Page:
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New York City Comptroller Honours Caribbean Americans

Haiti-born Dr. Monalisa Ferrari was one of three Caribbean Americans honoured by New York City Comptroller, Scott M. Stringer.

New York City Comptroller Honours Caribbean Americans

NEW YORK CITY, New York June 14, 2018 (CMC) – New York City Comptroller, Scott M. Stringer, has honored three Caribbean Americans, as part of Caribbean American Heritage Month celebrations.

Earlier this week, Stringer bestowed the honour on Haitian educator, community organizer and activist, Dr. Monalisa Ferrari; US Virgin Islands-born pastor, Gilford T. Monrose; and media personality, of Panamanian heritage, DJ Norie.

“We have three amazing honorees,” Stringer said. “Our city has long been a beacon of hope for immigrants. From Canarsie, in Brooklyn, to Gun Hill, in the Bronx, Caribbean-American New Yorkers’ vibrant energy, strong community, and entrepreneurial spirit have become part of the very fabric of our city.

“Our nearly one million Caribbean-American citizens have made this city what it is today,” he added. “You’ve helped build our boroughs, you’ve lifted up our neighborhoods, and you’ve served New Yorkers as nurses, doctors, police officers, lawyers, firefighters, and entrepreneurs.”

Pastor Gilford T. Monrose

Pastor Gilford T. Monrose

“You’re our neighbors, friends, colleagues, family members,” he continued. “And immigrants enrich us in ways that can’t be counted. By bringing the arts, cultures, and cuisines from their home countries, they strengthen our diversity and enhance what David Dinkins called, the ‘gorgeous mosaic’ that is NYC.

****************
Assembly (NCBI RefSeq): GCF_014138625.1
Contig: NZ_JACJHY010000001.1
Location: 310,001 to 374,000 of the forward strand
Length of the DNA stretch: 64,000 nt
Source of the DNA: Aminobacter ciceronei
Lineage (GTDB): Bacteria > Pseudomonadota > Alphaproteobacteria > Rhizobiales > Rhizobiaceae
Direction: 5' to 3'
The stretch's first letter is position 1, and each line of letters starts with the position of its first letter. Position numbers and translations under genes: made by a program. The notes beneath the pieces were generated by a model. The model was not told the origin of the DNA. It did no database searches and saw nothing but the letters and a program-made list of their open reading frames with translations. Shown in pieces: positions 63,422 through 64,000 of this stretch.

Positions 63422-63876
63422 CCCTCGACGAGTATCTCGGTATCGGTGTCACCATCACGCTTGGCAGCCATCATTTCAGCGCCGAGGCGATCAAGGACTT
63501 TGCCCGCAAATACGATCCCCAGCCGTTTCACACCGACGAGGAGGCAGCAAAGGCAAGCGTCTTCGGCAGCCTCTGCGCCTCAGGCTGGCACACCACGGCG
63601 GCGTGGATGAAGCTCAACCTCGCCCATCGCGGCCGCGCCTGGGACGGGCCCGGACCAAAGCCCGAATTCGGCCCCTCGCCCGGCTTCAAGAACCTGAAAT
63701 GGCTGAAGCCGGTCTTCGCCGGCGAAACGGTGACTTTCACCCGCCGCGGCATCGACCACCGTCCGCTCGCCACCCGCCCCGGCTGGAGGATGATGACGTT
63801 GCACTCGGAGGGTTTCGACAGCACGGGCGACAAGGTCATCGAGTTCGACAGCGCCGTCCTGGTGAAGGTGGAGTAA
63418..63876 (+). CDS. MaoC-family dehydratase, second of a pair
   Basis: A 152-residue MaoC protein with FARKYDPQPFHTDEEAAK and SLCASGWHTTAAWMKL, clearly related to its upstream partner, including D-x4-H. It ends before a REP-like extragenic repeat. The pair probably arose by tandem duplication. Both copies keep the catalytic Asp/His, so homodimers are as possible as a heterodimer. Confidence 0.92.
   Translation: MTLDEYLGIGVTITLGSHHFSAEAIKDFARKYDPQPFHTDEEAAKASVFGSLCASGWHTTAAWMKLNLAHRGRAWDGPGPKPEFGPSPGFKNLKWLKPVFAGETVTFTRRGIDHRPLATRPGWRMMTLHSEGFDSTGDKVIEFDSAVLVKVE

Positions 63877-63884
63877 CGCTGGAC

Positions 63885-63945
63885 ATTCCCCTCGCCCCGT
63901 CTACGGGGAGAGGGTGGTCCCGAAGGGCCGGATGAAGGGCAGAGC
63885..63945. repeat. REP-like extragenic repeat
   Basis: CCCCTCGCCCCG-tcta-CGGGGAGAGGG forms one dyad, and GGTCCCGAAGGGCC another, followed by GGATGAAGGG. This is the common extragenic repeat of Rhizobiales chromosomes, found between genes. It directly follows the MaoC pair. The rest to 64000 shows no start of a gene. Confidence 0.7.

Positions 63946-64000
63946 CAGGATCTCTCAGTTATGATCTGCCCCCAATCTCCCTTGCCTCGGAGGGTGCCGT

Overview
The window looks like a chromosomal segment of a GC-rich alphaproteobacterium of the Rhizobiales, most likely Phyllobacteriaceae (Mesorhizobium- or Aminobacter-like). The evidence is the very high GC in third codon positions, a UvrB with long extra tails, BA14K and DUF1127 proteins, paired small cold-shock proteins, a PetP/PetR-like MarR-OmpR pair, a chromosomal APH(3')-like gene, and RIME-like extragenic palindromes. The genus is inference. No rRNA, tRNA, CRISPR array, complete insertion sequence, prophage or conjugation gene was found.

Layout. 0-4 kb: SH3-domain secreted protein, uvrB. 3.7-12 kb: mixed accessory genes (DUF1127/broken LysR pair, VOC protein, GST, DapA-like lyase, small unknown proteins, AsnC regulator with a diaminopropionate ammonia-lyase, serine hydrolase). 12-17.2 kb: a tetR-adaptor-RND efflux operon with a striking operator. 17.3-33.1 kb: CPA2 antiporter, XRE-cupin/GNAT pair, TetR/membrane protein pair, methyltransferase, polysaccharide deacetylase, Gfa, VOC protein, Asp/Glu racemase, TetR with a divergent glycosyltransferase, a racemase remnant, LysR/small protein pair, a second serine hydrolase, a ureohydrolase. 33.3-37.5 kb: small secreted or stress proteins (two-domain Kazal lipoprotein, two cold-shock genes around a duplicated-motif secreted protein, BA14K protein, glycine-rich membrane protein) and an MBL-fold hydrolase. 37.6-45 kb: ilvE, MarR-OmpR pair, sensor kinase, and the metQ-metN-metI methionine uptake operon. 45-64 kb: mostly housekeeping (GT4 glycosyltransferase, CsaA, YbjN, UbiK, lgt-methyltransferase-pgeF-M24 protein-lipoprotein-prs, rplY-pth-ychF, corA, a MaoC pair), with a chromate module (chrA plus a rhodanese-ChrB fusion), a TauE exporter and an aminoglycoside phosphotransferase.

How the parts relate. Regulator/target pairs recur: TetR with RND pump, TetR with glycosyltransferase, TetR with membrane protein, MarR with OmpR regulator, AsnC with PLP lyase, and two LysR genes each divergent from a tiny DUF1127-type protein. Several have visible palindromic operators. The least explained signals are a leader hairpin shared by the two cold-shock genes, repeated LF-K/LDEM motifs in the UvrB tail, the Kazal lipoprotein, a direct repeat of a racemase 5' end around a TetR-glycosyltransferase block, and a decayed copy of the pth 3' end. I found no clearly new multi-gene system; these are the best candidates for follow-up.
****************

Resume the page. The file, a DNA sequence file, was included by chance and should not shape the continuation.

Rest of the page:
“That’s why we need to make it easier for people coming here to become citizens,” Stringer said.

He noted that more than 670,000 New Yorkers — over 20 percent of the city’s immigrant population — are eligible for naturalization, but haven’t applied, because of the cost.

Ferrari works at the New York City Department of Education as a professional development coordinator, and has previously served as a dean, middle school director, lead teacher and mentor.

She also serves as executive director for the United Front of the Haitian Diaspora, as well as president of the Society for Haitian Research.

“I’m extremely honored to receive such a prestigious award, and I’m quite grateful for this award,” said Ferrari in her brief acceptance speech.

Monrose has been a religious leader and community activist since moving to New York City in 1999.

He serves as Chaplain for the Metropolitan Transit Authority (MTA) in New York and director of Faith Based and Clergy Initiatives at the Brooklyn Borough President’s Office.

DJ Norie, who is considered “America’s most influential radio personality for dance hall reggae,” has been involved in “DJ-ing” since he began hauling equipment around East Flatbush, Brooklyn, as a teenager.

The honor ceremony was preceded by two selections from Andrew Clarke, of the Brooklyn-based, Jamaican folk group, Braata Productions: “Rivers of Babylon” and “Smile Jamaica”.

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